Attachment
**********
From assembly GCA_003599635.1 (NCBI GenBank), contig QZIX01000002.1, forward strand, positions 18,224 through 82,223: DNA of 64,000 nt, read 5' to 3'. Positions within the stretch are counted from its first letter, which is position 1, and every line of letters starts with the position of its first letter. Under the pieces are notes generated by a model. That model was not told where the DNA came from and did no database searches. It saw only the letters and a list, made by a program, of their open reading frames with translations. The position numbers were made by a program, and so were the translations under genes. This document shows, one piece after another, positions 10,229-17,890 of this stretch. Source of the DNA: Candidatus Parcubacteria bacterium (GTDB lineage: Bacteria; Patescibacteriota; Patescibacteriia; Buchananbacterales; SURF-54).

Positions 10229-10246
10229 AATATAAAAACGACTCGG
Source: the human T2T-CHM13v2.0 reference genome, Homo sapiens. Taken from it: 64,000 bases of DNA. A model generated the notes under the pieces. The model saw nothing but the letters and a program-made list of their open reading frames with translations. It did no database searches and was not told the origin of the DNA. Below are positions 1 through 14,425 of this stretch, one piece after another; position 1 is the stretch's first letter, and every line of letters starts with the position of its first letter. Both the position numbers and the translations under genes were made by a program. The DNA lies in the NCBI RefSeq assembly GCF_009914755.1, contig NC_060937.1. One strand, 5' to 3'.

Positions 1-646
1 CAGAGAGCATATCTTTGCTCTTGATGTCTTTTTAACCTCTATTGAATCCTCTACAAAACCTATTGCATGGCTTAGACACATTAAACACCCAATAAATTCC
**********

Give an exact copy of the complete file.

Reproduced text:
From assembly GCA_003599635.1 (NCBI GenBank), contig QZIX01000002.1, forward strand, positions 18,224 through 82,223: DNA of 64,000 nt, read 5' to 3'. Positions within the stretch are counted from its first letter, which is position 1, and every line of letters starts with the position of its first letter. Under the pieces are notes generated by a model. That model was not told where the DNA came from and did no database searches. It saw only the letters and a list, made by a program, of their open reading frames with translations. The position numbers were made by a program, and so were the translations under genes. This document shows, one piece after another, positions 10,229-17,890 of this stretch. Source of the DNA: Candidatus Parcubacteria bacterium (GTDB lineage: Bacteria; Patescibacteriota; Patescibacteriia; Buchananbacterales; SURF-54).

Positions 10229-10246
10229 AATATAAAAACGACTCGG
Source: the human T2T-CHM13v2.0 reference genome, Homo sapiens. Taken from it: 64,000 bases of DNA. A model generated the notes under the pieces. The model saw nothing but the letters and a program-made list of their open reading frames with translations. It did no database searches and was not told the origin of the DNA. Below are positions 1 through 14,425 of this stretch, one piece after another; position 1 is the stretch's first letter, and every line of letters starts with the position of its first letter. Both the position numbers and the translations under genes were made by a program. The DNA lies in the NCBI RefSeq assembly GCF_009914755.1, contig NC_060937.1. One strand, 5' to 3'.

Positions 1-646
1 CAGAGAGCATATCTTTGCTCTTGATGTCTTTTTAACCTCTATTGAATCCTCTACAAAACCTATTGCATGGCTTAGACACATTAAACACCCAATAAATTCC